U.S. Franchise Owners Say They Can’t Make a Decent Living

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Fast-Food Protesters Demonstrate Outside McDonald's
McDonald’s Corp. said earlier this month that it would raise wages and offer paid vacation at U.S. company-owned stores, putting pressure on franchisees to follow suit. Photograph: Victor J. Blue/Bloomberg

More than half of U.S. franchisees can’t earn a decent living from their business, according to a survey.

About 52 percent of U.S. franchisees don’t think they make a fair profit, according to a survey of 1,122 franchisees across industries including fast food, lodging and real estate. The poll, released Thursday by FranchiseGrade.com, was paid for by Change to Win, a federation of unions that includes the Service Employees International Union and the International Brotherhood of Teamsters.

Franchisees sometimes face conflicts with their parent companies over rent, royalties and other fees they’re required to pay. Restaurant chains in particular are struggling with pressure to raise wages and provide better benefits for employees.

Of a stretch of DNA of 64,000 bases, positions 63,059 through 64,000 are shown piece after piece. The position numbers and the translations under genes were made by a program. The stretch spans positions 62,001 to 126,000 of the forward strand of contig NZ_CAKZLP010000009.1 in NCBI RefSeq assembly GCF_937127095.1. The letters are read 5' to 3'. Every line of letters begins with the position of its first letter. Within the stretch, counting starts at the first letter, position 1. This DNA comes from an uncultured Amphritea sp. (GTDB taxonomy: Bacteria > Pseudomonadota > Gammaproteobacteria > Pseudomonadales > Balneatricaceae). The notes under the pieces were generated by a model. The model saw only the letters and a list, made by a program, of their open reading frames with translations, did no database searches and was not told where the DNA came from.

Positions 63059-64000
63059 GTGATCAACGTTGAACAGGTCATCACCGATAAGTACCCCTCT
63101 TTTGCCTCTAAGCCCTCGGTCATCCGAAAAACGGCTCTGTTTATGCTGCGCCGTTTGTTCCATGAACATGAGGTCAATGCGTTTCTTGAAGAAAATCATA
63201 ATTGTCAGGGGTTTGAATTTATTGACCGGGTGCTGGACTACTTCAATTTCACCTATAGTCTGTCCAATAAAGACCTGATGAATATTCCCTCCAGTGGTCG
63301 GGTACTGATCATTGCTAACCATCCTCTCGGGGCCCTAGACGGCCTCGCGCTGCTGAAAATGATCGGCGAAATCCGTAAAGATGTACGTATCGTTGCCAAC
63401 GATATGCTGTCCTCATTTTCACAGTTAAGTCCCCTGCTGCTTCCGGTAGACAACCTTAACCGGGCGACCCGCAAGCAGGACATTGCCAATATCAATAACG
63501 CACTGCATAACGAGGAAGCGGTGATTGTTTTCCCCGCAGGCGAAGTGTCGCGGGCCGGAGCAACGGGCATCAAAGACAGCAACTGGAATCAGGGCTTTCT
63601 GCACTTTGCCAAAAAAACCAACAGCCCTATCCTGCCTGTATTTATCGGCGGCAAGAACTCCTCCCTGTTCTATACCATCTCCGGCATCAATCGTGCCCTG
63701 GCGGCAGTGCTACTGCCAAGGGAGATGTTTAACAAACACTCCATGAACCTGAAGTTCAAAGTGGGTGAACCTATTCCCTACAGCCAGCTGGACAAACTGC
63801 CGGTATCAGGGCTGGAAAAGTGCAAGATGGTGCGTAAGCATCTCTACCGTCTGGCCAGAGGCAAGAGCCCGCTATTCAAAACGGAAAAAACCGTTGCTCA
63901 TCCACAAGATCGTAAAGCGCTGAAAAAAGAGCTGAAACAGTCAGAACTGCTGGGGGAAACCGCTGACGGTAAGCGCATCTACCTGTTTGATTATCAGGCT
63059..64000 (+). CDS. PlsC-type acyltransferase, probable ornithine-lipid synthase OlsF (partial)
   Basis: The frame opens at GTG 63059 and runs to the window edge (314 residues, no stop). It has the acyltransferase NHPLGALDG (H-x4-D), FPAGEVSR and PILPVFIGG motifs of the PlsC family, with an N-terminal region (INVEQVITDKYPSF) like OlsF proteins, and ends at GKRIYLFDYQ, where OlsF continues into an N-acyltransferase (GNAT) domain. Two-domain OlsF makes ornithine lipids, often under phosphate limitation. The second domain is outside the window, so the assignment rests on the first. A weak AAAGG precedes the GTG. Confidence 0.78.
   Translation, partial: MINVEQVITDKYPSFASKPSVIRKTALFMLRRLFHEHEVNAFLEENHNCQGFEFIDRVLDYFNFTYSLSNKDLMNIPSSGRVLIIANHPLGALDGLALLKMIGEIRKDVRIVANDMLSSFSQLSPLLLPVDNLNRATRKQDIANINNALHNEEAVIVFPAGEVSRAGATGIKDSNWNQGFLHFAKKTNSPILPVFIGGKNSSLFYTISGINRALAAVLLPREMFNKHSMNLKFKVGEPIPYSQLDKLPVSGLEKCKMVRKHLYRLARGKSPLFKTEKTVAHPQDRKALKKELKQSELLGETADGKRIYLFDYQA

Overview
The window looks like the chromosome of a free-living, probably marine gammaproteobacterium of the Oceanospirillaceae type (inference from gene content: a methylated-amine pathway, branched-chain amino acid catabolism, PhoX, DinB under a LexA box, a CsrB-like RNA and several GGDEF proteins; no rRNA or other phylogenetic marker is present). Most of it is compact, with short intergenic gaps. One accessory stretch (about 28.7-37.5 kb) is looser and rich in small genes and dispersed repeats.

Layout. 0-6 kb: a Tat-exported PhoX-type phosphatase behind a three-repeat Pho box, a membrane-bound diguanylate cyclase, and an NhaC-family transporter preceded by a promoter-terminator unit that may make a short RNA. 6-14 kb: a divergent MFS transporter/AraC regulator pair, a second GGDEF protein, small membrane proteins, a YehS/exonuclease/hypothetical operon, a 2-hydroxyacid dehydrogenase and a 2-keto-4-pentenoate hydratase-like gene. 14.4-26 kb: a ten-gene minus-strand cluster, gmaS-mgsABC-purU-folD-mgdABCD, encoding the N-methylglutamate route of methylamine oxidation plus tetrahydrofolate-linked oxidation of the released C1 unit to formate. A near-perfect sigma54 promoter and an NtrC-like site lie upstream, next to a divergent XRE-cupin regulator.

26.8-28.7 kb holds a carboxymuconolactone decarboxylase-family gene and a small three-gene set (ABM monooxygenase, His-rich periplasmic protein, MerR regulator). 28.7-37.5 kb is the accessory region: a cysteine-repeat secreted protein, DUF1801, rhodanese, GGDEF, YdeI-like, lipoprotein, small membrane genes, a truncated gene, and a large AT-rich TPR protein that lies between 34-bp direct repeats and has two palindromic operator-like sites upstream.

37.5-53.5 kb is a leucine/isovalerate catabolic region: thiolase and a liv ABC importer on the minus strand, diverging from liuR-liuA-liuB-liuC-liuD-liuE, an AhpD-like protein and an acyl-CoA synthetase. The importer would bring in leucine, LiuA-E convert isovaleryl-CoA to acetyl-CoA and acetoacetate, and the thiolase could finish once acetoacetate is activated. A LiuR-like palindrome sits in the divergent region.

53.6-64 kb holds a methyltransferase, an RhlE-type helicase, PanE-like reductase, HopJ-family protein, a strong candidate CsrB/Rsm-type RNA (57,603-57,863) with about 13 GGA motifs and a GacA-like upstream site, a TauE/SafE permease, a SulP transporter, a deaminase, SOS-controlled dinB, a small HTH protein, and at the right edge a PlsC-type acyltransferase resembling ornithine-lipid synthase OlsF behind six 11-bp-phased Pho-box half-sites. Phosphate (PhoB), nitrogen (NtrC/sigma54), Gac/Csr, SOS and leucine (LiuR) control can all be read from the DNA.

McDonald’s Corp. said earlier this month that it would increase hourly wages and offer paid vacation at U.S. company-owned stores, putting pressure on franchisees to follow suit. McDonald’s, which is 90 percent franchised in the U.S., is trying to turn around six straight quarters of slumping domestic sales and placate some upset operators.

“We would love to be in a position where we could pay workers more,” Keith Miller, a Subway restaurant owner in California, said during a conference call to discuss the survey results. While fast-food franchisees have been under “extreme pressure” to maintain profit, parent companies have been able to keep money coming in, he said.

The survey also found that 91 percent of franchisees were in debt, and about two-thirds of them operated at a loss or zero profit.

Subway, Burger King, Wendy’s Co. also are mostly franchised in the U.S.

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